There are few moments in a mother's life more powerful, more life-affirming, than the first time they see their child. For some mothers, that happens the instant their child enters the world, but for others, the experience is often delayed due to surgery. Mothers who undergo cesarean sections have traditionally been separated from the birth of their child, sanitized from the reality of birth by a curtain. And so they had to meet their child for the first time via a hastily-taken snapshot. Thankfully, this no longer needs to be the case. More women are asking for "gentle" c-sections, and some experts believe this new process might help mothers connect with their babies in a more immediate fashion.
A c-section is generally unplanned, and can happen when complications arise during birth that could jeopardize the well-being of the mother or baby. According to the Centers for Disease Control and Prevention, around 32 percent of all births in the United States are C-sections, when the mother's womb and abdomen are cut open by a doctor and the baby is removed from the uterus rather than moving through the birth canal. The American College of Obstetricians and Gynecologists (ACOG) has gone on record to say that a vaginal birth is preferable to a c-section, linking vaginal births to a happier birth experience, more satisfying mother-baby bond (due to the skin-on-skin contact) and even a higher breastfeeding success rate. So how do doctors reconcile the mother's need to feel more a part of her birth plan in times of potential distress?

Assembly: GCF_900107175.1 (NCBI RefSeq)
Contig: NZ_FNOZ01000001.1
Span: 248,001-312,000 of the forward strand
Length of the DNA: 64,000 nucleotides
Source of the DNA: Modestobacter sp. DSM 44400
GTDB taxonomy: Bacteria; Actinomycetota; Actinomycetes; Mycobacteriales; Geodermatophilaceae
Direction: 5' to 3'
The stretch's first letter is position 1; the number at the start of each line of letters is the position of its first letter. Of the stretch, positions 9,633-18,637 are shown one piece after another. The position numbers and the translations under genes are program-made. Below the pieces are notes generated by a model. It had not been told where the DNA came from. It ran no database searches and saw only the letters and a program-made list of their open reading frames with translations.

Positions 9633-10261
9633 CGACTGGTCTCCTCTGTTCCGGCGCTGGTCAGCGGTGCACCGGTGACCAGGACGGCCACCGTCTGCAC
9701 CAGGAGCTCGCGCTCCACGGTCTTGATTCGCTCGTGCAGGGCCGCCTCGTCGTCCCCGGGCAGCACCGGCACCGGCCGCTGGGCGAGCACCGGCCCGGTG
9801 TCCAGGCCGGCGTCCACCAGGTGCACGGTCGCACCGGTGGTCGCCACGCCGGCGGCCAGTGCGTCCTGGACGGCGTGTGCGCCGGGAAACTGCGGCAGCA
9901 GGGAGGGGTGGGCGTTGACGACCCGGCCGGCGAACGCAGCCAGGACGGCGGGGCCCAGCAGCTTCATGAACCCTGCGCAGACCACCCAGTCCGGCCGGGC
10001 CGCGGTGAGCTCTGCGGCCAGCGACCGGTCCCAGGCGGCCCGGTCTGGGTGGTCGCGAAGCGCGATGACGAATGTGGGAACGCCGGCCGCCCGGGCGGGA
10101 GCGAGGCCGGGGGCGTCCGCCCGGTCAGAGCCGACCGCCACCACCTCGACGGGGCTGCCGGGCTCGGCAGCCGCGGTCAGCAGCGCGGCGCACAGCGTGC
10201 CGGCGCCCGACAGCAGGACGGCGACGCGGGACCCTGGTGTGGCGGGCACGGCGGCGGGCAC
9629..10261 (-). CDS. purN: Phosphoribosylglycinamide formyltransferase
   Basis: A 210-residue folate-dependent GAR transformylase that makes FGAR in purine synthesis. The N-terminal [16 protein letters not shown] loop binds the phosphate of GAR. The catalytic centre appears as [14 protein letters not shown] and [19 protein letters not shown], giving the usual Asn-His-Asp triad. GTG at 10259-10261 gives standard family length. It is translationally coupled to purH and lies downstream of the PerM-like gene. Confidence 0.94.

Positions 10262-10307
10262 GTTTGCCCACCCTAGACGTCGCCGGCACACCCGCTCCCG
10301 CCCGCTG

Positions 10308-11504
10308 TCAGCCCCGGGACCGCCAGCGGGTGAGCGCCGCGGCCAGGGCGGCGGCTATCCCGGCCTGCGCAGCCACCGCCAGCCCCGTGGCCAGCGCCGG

Several doctors have been working towards making the experience better for mothers and babies, not just in the delivery room but down the road as well.
In 2008, Dr. Felicity Plaat, a consultant anesthetist at Imperial College Healthcare NHS Trust in London, sought to reinvent the surgical process of the C-section with her colleagues. Plaat told CNN:
We said, "Could we import these aspects of vaginal birth into the operating theater? And would they be safe, and would they have the same advantages?" That's what started it.
They decided to incorporate lowered lighting, music, and the curtain is lowered so both parents can witness the birth of their child. Babies are given the opportunity to deliver themselves through the incision, much like a vaginal delivery, and the mother's hands aren't strapped down. The results were released at a Euroanaesthesia congress in Geneva this year, and so far the response has been overwhelmingly positive.
While research is still ongoing, the results so far are positive; Babies have been delivered safely, mothers have reported a far more positive birth experience, and breastfeeding rates have improved. As Dr. Plaat told The Bump:
I believe natural c-sections make the experience of birth much more satisfying for the increasing number of women who require c-sections. Denying women this in order to discourage them from considering this mode of delivery is in my personal opinion, completely unethical.
Since 2008, some doctors have begun to perform these "gentle" cesarean sections in the United States, and word is spreading among satisfied mothers who preferred this new, more natural approach. Shannon Schoenfield of Phoenix, Arizona has had two children by cesarean section, one traditional and one natural. Not only did she tell CNN that she was "grateful to have been able to experience" the natural C-section, she also felt it gave her the confidence to breastfeed her baby because she was given the option to nurse while she was still on the operating table:
Personally, I was concerned about breast feeding cause I am older. Though I have two other children, they're 10 and 8, so it's been awhile. It's a relief to have that immediate connection.
As more and more doctors perform gentle c-sections, mothers will be afforded options that make sense to them. Even in the case of a potential emergency.